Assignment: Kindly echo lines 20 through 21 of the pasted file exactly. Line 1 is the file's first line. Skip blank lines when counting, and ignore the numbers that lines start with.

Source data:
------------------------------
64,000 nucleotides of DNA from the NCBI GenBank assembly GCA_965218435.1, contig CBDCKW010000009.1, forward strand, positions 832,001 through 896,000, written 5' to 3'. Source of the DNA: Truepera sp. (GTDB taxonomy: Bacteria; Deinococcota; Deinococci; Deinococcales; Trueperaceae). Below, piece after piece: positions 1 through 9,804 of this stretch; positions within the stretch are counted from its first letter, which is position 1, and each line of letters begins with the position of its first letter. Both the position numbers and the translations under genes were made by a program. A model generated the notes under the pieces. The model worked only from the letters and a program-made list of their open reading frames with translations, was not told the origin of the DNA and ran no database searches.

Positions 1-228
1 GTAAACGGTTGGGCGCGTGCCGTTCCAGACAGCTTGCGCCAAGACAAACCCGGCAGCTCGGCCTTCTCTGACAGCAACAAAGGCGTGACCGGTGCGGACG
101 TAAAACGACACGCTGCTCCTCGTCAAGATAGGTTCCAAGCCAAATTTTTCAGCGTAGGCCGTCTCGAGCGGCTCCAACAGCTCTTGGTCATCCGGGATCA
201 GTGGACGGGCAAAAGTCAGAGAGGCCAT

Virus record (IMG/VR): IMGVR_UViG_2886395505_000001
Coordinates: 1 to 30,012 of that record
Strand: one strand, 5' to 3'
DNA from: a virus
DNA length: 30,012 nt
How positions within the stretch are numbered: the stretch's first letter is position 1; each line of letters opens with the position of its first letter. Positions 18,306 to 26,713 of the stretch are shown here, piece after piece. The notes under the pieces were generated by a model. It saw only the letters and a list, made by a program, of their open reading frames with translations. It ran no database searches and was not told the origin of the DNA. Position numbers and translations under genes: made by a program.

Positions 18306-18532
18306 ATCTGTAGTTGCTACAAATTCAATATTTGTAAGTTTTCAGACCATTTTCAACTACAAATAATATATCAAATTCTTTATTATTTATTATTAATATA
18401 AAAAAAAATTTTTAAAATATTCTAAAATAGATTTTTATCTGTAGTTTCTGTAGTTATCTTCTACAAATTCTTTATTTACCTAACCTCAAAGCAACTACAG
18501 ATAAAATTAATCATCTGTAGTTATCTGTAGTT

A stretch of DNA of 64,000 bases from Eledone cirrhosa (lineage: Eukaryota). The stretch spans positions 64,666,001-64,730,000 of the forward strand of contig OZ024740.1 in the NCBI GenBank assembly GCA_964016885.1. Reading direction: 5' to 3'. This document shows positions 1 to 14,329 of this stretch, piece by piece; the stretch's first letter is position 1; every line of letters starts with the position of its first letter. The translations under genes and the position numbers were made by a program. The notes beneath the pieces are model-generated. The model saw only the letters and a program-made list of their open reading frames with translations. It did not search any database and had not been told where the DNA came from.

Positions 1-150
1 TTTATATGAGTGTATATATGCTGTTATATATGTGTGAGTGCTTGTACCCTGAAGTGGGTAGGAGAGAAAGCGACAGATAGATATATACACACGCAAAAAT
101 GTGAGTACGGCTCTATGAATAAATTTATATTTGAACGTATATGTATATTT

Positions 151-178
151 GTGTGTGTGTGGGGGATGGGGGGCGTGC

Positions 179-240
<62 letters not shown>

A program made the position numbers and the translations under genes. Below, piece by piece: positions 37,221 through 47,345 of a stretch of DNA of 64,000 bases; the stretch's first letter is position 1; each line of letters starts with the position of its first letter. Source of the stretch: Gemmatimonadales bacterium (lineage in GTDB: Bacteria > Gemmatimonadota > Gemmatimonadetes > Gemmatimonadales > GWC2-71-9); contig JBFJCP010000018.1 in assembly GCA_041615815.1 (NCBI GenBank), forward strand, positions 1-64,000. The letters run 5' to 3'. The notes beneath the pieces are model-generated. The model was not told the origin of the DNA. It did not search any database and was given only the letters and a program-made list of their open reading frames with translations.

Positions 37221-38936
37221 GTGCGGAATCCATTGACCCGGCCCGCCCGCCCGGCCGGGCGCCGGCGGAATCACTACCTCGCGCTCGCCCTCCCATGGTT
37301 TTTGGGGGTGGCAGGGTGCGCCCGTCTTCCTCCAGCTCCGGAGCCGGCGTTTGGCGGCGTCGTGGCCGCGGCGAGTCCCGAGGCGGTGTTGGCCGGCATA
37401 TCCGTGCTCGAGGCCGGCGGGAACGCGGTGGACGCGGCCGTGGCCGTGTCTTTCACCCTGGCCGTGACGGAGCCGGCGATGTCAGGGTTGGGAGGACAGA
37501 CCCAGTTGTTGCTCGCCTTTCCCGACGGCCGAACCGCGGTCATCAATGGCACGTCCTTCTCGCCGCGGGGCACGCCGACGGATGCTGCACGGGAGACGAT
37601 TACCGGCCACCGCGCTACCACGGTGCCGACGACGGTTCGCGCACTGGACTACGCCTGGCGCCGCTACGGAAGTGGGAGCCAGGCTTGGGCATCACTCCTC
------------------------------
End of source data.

Positions 151-178
151 GTGTGTGTGTGGGGGATGGGGGGCGTGC